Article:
The Wolfpack’s story should be overwhelmingly depressing. In fact, at times, it is. The film’s topic is the Angulo family: in particular the seven children who have all been raised on welfare in a tiny four-bedroom apartment on the Lower East Side of Manhattan. They’re only hardly ever allowed to leave their home because of their strict and overprotective father, who has the only key to the permanently locked front door. Some years, they never actually go outside.

Rather than wallowing in their injustice, though, there’s an indomitable spirit that surrounds the Angulo siblings, which you can’t help but be warmed by. And it’s to The Wolfpack director Crystal Moselle’s eternal credit that the overriding aura of the film is one of hope and promise rather than toil and pain. Moselle started shooting this film back in 2010, when Bhagavan, Govinda, Narayana, Muknda, Krisna, Jagadesh and Visnu were aged between 11 and 18. She met them on one of their rare excursions outside, and was immediately interested by their plight. You can check out an interview of her describing The Wolfpack, and how she got involved below.



But how do the Angulos remain so upbeat in the face of their troubles? Well, it turns out that cinema has bonded them together. When they weren’t being home-schooled by their mother, they would each devour the mountains of DVDs and videos that they had at their disposal. This passion grew into such a fervor that they soon decided to re-enact each film. In fact, within the confines of their small abode, they created their very own little studio. One brother would type out an entire script by re-watching the film line by line. Props and scenery were created, and then each sibling would star.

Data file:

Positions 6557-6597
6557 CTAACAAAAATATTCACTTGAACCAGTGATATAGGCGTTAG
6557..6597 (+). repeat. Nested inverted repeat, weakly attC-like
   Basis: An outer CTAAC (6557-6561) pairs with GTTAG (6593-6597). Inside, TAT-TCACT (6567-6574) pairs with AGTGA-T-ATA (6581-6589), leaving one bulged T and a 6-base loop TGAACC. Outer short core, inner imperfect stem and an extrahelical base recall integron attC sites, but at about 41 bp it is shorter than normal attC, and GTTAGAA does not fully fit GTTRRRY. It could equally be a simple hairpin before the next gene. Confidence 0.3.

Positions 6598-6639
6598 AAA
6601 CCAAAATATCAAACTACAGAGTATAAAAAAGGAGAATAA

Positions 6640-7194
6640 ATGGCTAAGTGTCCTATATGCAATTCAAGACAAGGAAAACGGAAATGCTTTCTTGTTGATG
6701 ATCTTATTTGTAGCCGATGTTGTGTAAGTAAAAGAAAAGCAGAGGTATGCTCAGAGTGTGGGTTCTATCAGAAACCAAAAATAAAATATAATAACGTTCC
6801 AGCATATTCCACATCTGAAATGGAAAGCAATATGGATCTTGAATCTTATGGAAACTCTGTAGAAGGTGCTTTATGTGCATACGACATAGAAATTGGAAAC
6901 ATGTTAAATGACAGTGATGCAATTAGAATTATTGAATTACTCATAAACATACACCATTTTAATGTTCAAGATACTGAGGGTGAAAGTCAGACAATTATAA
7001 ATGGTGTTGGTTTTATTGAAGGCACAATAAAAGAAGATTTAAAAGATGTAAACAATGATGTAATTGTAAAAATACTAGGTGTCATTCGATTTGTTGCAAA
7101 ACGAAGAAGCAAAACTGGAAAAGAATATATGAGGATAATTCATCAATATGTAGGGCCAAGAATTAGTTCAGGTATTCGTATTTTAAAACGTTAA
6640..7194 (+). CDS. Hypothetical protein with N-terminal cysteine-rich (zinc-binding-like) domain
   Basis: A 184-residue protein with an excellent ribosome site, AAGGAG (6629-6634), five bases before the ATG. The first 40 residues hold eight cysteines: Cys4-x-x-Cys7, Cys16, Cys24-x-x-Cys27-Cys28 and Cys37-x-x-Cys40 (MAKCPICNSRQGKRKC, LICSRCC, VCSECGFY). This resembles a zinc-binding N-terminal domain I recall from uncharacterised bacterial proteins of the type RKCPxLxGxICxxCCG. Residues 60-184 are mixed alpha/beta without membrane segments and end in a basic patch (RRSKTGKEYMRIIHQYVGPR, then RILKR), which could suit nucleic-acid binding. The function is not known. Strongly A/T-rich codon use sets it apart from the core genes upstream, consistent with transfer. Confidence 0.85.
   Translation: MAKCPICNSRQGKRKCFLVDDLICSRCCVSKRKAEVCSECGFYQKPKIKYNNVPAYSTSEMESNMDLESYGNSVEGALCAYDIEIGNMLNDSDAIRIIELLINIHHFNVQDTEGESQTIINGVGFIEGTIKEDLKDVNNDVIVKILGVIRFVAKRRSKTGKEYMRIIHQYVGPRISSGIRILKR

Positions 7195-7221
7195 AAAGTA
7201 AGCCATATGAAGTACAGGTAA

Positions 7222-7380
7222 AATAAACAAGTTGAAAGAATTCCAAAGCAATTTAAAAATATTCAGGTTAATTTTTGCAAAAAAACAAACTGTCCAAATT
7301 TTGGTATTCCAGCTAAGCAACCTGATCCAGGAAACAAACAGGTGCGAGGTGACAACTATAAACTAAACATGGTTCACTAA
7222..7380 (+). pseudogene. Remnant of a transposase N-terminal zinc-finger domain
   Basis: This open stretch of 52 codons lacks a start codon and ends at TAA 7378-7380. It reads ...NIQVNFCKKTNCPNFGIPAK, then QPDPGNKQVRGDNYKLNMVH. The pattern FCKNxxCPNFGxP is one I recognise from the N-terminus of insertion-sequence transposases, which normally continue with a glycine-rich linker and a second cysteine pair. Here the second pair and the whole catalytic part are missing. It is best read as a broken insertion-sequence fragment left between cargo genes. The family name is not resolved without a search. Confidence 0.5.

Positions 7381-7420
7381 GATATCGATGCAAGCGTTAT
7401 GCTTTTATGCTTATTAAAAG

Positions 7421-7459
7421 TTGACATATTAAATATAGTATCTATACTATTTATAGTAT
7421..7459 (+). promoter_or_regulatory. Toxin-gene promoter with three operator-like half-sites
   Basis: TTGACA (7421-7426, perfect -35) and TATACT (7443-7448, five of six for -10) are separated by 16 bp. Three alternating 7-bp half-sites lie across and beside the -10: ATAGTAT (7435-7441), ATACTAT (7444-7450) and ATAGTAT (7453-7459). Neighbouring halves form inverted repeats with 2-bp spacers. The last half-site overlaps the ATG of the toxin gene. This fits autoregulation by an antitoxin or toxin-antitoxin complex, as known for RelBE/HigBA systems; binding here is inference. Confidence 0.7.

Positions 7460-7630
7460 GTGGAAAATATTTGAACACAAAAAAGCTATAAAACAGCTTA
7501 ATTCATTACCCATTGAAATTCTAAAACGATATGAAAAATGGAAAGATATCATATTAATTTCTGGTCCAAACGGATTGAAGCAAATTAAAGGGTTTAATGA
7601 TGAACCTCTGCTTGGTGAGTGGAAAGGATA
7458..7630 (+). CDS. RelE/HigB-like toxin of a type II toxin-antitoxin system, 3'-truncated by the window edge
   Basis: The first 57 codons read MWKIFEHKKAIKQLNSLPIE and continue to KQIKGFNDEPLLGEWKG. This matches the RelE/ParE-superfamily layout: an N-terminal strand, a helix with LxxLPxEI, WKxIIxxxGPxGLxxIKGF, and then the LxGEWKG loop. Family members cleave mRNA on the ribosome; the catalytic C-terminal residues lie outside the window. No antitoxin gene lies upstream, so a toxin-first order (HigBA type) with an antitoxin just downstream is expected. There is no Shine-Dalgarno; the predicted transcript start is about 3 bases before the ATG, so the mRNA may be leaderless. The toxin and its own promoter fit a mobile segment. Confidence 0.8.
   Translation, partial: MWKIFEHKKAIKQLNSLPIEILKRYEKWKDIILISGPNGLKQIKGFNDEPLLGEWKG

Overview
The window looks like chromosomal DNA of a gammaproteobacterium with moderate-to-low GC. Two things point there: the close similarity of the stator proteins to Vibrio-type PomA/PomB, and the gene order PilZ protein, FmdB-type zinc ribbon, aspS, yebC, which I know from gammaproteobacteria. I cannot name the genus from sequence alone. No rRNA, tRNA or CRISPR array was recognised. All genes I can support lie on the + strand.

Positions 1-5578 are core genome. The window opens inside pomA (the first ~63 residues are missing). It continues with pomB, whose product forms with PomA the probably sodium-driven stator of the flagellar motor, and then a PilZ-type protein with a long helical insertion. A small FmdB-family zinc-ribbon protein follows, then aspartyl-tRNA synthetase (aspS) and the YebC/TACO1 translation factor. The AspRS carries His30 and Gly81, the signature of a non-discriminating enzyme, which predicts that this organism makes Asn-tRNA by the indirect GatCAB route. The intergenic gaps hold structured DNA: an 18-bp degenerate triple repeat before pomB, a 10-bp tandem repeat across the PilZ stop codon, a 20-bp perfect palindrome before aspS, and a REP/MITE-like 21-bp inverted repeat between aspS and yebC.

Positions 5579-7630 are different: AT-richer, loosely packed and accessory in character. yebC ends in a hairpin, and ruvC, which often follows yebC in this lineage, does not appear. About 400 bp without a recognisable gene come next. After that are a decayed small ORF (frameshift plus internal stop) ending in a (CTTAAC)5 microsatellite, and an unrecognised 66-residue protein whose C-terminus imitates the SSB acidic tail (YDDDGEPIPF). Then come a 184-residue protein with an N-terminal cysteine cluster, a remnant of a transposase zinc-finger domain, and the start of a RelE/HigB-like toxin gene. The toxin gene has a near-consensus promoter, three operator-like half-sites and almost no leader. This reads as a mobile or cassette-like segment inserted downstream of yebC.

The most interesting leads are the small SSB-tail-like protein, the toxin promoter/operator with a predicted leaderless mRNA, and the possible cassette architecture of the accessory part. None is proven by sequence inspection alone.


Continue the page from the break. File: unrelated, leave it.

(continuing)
The Wolfpack shows us the fruits of their labor, and we’re privy to performances of Reservoir Dogs, Pulp Fiction, Nightmare Before Christmas, No Country For Old Men, The Dark Knight and The Dark Knight Rises. The family's passion and adulation for all things cinema is truly contagious and engrossing, and you can’t help but be pulled into their tale. In fact, rather than feeling sorry for them, Moselle allows their personalities to light up The Wolfpack, and you find yourself shocked at just how well adjusted they are.

Unfortunately, because they are the highlights of the film, The Wolfpack sparingly uses scenes of the Angulo brothers’ re-enactments. Instead they punctuate moments, and are a welcome relief to the film’s intimate examination of the family. That doesn’t stop this unique coming-of-age tale from being one of the most heartfelt and touching documentaries of 2015 though, as it organically grows thanks to the camaraderie and presence of the brothers as they begin to branch out from their peculiar upbringing.

Tender, funny, heartbreaking and gloriously gritty, The Wolfpack is a must for any movie connoisseur, while it’s also a reminder of just how powerful the medium can be.

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